William Crain, “Blacula” (1972)
In 1780, a noble African Prince (William Marshall), known as Mamuwalde, visits Transylvania with his wife Luva to solicit the help of Count Dracula in ending the trans-Atlantic slave trade. Unfortunately Mamuwalde has come to the wrong place: not only does Dracula support slavery but he insultingly makes a pass at Luva by suggesting she join his harem … so Mamuwalde valiantly defends her honour but is overpowered by Dracula’s henchmen and turned into a vampire by the evil Romanian aristocrat. Mamuwalde is locked into a coffin to suffer for all eternity while Luva (Vonetta McGee) dies from suffocation locked in the crypt with the coffin. Nearly 200 years later, two interior decorators in Los Angelese acquire furniture from Dracula’s castle and unwittingly come into contact with the revived Mamuwalde, now become Blacula, when they unlock his coffin. Mamuwalde / Blacula later comes into contact with Tina (McGee again), who resembles Luva, when he sees her at the funeral home witnessing the body of one of the interior decorators he has killed. Blacula becomes obsessed with meeting Tina again (and again) in the hope that they might become a couple (again, in his mind). Meanwhile, a friend of Tina’s sister, police pathologist Gordon Thomas (Thalmus Rasulala), becomes suspicious over a trail of murder deaths in which the victims’ necks show bite marks and he suspects that a vampire is on the loose.
Thus begins one of the earliest blaxploitation films “Blacula” in which the leading roles (hero, villain) are played by black Americans. Much of the film reflects US mainstream culture’s stereotypes circa 1970 about urban black people, how they act, dress and speak. It’s to the credit of Marshall on insisting that he be able to play Blacula as a tragic character, originally a man of nobility and integrity in his desire to save his fellow Africans from being enslaved but degraded by a villain into becoming a monster with an insatiable appetite for human blood. As a vampire, Mamuwalde / Blacula spreads fear and panic in Los Angeles as the number of his victims increases almost exponentially as more of them become vampires themselves. His loyalty to and sincere love for Luva becomes perverted into lust for Tina. The film treats Mamuwalde / Blacula in a respectful way, compared to its portrayal of the interior decorators (who happen to be a gay couple), and the paradoxical result is that the vampire appears more monstrous than he would otherwise had he been played as the film-makers had intended.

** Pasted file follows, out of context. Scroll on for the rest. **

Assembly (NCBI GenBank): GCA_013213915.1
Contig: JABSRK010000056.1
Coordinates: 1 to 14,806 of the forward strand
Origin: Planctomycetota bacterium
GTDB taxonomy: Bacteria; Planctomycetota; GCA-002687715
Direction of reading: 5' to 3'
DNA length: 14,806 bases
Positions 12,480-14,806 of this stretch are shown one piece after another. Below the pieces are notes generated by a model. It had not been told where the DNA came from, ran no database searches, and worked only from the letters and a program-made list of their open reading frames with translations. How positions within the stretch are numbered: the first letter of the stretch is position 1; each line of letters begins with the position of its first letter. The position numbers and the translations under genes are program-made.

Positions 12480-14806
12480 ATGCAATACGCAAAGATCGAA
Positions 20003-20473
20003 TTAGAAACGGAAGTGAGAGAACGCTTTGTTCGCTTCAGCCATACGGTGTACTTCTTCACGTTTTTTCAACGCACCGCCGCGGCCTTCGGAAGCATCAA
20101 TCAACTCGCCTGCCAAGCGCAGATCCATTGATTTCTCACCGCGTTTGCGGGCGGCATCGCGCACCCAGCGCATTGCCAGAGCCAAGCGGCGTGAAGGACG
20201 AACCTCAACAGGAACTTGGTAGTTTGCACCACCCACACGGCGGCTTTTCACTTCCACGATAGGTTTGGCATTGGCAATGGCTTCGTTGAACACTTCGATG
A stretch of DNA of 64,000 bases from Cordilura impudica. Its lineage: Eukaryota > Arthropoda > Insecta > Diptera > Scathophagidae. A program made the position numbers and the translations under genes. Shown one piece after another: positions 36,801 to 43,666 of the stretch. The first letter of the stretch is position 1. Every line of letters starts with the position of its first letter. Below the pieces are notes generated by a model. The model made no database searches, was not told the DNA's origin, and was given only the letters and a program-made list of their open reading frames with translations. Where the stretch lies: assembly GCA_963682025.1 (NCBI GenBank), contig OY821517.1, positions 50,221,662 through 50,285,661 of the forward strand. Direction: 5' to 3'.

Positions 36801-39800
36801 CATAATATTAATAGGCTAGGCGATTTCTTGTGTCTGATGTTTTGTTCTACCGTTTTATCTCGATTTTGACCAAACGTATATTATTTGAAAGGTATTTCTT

Apart from Marshall’s Blacula character, the rest of the film is cheap and campy, and the various characters, even Rasulala’s police pathologist turned vampire hunter, are rather one-dimensional. Had the film-makers had access to a bigger budget, they might have invested some of the money in some character development so that Thomas and detective Jack Peters (Gordon Pinsent) could prove worthy adversaries of Blacula, and Tina an equally tragic figure worthy of true sympathy as a woman who finds true love at last … from a monster. The plot needs an overhaul as well so that the theme of exploitation might be better explored, from Dracula’s degradation of Mamuwalde to Mamuwalde’s manipulation of Tina, among other possibilities. But then “Blacula” probably wouldn’t have been the cheap and cheerful cult classic it is, posing a challenge to audiences to root for the noble killer monster rather than the dreary heroes who must rid their city (sleazy and superficial) of his menace.